On the hottest days they restrict their movement to early in the morning or late evening remaining hidden during the main heat of the day and so regulating their body temperature. They prefer damp meadows and cool hillsides including seasonally flooded areas, abandoned fields, hedges and land with abundant herbaceous vegetation.

The Western Three-toed Skink feeds mainly on insects – crickets, grasshoppers, caterpillars and spiders and worms etc.

Between March and June the breeding season begins. Between two and three months after mating, females give birth to 1 – 12 fully formed young. They are ovoviviparous (able to incubate the eggs inside the female)

  • Conservation Status: LC. Least Concern – The IUCN has listed the western three-toed skink as being of “Least Concern” because of its wide range and the fact that it is very common in some parts of its range. It is nevertheless threatened by changes in agricultural practices resulting in degradation of its habitat. In some areas it is persecuted because it is mistakenly thought to be venomous.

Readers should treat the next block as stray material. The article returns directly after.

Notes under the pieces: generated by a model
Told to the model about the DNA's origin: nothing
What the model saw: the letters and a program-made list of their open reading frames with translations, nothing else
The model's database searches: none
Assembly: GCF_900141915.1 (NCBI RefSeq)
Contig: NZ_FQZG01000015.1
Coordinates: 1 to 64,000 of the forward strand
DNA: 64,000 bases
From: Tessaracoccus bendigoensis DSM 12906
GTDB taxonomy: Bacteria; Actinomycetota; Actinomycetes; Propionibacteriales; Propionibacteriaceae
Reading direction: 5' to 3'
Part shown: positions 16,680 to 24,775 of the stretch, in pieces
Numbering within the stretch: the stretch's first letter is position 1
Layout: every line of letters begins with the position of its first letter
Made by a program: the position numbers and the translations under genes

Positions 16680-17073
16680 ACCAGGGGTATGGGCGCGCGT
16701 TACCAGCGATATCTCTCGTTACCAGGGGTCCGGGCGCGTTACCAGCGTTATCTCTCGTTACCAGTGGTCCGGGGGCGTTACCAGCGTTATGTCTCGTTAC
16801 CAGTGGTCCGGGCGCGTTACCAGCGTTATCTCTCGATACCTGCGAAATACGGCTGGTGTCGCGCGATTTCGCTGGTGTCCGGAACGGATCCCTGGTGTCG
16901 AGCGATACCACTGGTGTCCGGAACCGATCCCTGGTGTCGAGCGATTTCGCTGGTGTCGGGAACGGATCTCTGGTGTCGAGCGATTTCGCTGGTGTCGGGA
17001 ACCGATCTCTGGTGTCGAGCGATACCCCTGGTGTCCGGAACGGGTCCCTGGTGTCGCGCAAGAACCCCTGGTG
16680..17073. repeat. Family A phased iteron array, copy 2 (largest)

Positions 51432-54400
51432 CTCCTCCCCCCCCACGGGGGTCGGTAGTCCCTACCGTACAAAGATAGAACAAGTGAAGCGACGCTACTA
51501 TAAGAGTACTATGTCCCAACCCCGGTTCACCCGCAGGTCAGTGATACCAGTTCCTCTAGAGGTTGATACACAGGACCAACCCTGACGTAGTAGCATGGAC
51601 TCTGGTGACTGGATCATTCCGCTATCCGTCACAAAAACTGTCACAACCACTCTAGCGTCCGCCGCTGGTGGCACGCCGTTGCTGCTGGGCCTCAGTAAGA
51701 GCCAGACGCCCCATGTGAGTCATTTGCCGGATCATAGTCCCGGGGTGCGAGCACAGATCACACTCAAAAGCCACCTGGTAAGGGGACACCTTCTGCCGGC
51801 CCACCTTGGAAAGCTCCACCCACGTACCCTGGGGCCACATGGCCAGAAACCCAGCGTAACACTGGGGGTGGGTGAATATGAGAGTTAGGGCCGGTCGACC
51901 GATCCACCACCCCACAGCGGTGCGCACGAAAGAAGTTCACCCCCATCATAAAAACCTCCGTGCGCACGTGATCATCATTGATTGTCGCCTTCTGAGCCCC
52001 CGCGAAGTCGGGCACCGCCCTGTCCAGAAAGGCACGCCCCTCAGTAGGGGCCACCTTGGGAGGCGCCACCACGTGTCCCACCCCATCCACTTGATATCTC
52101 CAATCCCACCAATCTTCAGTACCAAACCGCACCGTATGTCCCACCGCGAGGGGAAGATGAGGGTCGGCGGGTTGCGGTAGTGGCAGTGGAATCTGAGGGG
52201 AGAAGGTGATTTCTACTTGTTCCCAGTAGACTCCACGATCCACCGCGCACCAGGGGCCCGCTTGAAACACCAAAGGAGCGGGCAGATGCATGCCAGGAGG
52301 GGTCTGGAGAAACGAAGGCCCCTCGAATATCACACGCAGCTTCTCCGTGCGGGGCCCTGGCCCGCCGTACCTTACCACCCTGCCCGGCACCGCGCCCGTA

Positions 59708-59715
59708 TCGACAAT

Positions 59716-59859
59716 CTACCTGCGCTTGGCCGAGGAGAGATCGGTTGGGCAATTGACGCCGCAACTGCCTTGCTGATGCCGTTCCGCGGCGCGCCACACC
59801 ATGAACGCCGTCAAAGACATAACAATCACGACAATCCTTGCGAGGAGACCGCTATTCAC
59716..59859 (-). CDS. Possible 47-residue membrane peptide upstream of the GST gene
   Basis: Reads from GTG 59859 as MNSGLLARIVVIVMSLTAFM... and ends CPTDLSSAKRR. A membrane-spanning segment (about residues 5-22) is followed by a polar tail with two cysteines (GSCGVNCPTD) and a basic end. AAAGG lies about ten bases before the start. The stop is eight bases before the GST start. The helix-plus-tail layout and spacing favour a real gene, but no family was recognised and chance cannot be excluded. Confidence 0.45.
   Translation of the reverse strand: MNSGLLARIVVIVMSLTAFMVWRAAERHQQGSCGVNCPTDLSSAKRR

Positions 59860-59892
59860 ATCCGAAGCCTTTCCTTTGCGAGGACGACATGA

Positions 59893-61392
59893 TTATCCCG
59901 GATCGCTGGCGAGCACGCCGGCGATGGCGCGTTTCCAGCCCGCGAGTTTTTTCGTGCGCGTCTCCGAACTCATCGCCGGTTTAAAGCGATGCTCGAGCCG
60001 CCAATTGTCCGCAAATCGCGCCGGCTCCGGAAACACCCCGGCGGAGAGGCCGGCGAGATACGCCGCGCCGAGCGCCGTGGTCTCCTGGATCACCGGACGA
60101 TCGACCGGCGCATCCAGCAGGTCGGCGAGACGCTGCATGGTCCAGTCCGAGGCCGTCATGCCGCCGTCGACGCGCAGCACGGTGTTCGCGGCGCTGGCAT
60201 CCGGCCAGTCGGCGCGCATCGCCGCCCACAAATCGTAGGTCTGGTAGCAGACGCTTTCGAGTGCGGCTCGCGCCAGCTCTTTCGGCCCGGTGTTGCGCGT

• Distribution: Portugal, Spain, the Mediterranean coast of France, NW Italy.

Similar species: Bedriagai’s Skink (Chalcides bedriagai)


The Grazalema Guide

The best way to see all our web projects in one place is over at the Grazalema Guide.

The Grazalema Guide – Tourist Information Portal for the Sierra de Grazalema, Wildside Holidays, The town of Ronda and the Caminito del Rey.

http://grazalemaguide.com/

Bedriaga’s skink

  • Spanish: Eslizón Ibérico
  • Scientific: Chalcides bedriagai
  • English: Bedriagas Skink
  • French: Scinque iberique
  • German: Iberische Walzenskink
  • Italian: Lo scinco di bedriaga
  • Portuguese: Cobra-de-pernas-pentadáctila